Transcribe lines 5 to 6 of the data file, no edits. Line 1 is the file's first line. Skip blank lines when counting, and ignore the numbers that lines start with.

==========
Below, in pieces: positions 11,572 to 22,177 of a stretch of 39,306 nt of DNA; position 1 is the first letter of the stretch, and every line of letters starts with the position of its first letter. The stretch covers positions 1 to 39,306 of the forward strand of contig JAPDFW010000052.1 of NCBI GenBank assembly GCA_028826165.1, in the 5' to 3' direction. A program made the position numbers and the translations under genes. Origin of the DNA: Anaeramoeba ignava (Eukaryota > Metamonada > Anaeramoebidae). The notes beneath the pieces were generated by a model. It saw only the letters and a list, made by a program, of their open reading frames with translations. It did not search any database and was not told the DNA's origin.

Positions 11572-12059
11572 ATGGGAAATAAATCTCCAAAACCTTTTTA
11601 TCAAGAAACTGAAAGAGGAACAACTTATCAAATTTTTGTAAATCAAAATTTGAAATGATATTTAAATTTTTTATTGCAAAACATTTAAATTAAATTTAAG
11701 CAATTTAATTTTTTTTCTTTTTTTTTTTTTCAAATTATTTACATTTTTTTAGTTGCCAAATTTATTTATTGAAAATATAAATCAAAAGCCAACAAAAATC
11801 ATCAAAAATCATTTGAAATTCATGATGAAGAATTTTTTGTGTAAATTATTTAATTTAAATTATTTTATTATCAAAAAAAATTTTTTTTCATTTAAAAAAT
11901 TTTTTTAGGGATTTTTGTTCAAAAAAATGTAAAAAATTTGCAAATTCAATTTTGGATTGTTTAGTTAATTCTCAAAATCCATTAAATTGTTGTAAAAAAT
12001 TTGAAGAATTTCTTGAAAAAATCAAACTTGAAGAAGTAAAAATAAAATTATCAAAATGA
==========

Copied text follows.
11701 CAATTTAATTTTTTTTCTTTTTTTTTTTTTCAAATTATTTACATTTTTTTAGTTGCCAAATTTATTTATTGAAAATATAAATCAAAAGCCAACAAAAATC
11801 ATCAAAAATCATTTGAAATTCATGATGAAGAATTTTTTGTGTAAATTATTTAATTTAAATTATTTTATTATCAAAAAAAATTTTTTTTCATTTAAAAAAT